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The Eyes Really Are the Windows to the Heart

There’s no question annual eye exams are critical for vision and eye health, but their benefits go well beyond ocular health. A routine exam is not only an “early detection” strategy for eye health, but heart health as well.

Research shows that a regular eye exam can identify a number of cardiovascular conditions, often before the patient even knows they have an issue. In fact, one study found that a routine eye exam detected risk factors for heart disease long before any other health professional had noted the condition.1 Specifically, they found signs of high cholesterol 65 percent of the time, high blood pressure 30 percent of the time, and diabetes 20 percent of the time.1

In other words, one can learn a lot about your heart health from a routine eye exam BEFORE there are symptoms of bodily damage. Talk about preventative care.

The secret lies in the exam itself. When an eye doctor performs an exam, they not only test visual acuity, eye movement, and side vision, but they also check eye pressure, the topography of the eye, and your retina and optic nerve. In doing so, an ophthalmologist or optometrist can see characteristic changes of damage to the retinal blood vessels that reflect system-wide abnormalities affecting the heart.

In fact, an eye examination is the only non-invasive means by which a physician can actually see your blood vessels. This is key when it comes to high blood pressure in particular.

Often called “the silent killer”, high blood pressure often has no symptoms in its early stages. That’s why untreated hypertension has been explained to patients as a “ticking bomb” to their health, often first declaring itself with a catastrophic heart attack or stroke.

Sadly, one in five people with high blood pressure are not even aware that they have it.2 In fact, research shows that many people first learn of their risk for hypertension, not from their cardiologist, but from their eye doctor.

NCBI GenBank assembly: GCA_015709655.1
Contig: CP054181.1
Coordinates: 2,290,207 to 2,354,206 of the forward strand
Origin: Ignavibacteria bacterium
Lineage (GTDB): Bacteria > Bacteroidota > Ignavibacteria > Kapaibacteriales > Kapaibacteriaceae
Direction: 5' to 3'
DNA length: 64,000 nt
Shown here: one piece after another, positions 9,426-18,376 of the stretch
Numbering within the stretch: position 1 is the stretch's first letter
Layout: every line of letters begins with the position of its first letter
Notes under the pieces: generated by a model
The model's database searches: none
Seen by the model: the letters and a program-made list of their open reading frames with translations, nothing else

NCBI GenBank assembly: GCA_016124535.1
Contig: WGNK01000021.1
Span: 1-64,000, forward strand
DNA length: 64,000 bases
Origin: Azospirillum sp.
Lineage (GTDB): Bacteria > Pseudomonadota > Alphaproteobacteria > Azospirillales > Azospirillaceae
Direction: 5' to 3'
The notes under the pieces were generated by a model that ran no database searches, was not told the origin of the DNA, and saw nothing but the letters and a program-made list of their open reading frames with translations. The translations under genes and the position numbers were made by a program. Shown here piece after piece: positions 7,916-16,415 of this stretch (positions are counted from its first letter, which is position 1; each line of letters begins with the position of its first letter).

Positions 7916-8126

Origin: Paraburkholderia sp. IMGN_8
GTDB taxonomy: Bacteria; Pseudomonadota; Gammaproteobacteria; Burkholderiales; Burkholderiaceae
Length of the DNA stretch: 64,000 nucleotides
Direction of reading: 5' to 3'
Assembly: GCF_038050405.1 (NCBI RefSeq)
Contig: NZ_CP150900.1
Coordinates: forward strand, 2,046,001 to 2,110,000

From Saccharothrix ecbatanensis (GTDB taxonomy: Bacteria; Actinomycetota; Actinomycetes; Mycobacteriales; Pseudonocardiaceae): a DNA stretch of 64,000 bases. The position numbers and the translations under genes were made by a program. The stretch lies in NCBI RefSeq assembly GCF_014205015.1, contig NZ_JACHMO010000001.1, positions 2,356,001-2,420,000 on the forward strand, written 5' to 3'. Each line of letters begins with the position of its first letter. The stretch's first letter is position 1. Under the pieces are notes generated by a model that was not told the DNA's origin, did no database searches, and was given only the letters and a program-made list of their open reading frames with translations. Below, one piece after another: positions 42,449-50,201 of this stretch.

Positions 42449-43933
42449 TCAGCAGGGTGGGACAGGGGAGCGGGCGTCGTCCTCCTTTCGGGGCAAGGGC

According to a study from 2015, in one optometric practice alone, 21 percent of patients tested were found to have high blood pressure.3 Of these, 66.7 percent had no idea they had elevated levels.

Given the connection between hypertension and both heart attack and stroke, this is early detection at its best. And speaking of stroke…

A study from Singapore found that retinal microvascular measurements can predict risk of stroke.4 Researchers looked at 3,189 patients who were followed for an average of 4.4 years. Of the nearly two percent who had a stroke event, researchers found that they retinopathy and larger retinal venular size was associated with stroke risk. In fact, they found that retinal imaging (as that done during an eye exam) improved the “discrimination and stratification” of stroke risk beyond the known and established risk factors.

Lastly, an eye exam can also detect elevated cholesterol levels. Elevated cholesterol is one of the leading causes of hardening of the arteries and coronary artery disease.

The hallmark of high cholesterol in the eyes is a retinal vein occlusion. In the same way elevated cholesterol can cause plaque to form in the arteries, it can also narrow the central retina artery, the main connection between the optic nerve and the brain.5 When this retinal vein occlusion occurs, it can impede blood flow from the eye to the brain and back, resulting in sudden, yet painless, vision loss.

As you can see, routine eye exams not only protect you from devastating eye diseases like glaucoma and macular degeneration, but can also detect heart disease and stroke risk years before symptoms even occur.

Give this, there’s little doubt that everyone age 50 and older should be making routine eye exams a part of their routine, preventative, screening checkups


  1. Schaneman J, et al. The role of comprehensive eye exams in the early detection of diabets and other chronic diseases in an employed population. Popul Health Manag. 2010 Aug;13(4):195-9.
  2. Mozzafarian D, et al. Heart Disease and Stroke Statistics-2015 Update: a report from the American Heart Association. Circulation. 2015;e29-322.
  3. AlAnazi SA, et al. Effectiveness of in-office blood pressure measurement by eye care practitioners in early detection and managemetn of hypertension. Int J Ophthalmol. 2015;8(3):612-21.
  4. Cheung CY, et al. Retinal microvascular changes and risk of stroke. Stroke. 2013;44:2402-8.
  5. O’Mahoney PR, et al. Retinal vein occlusion and traditional risk factors for atherosclerosis. Arch Ophthalmol. 2008 May;126(5):692-9.
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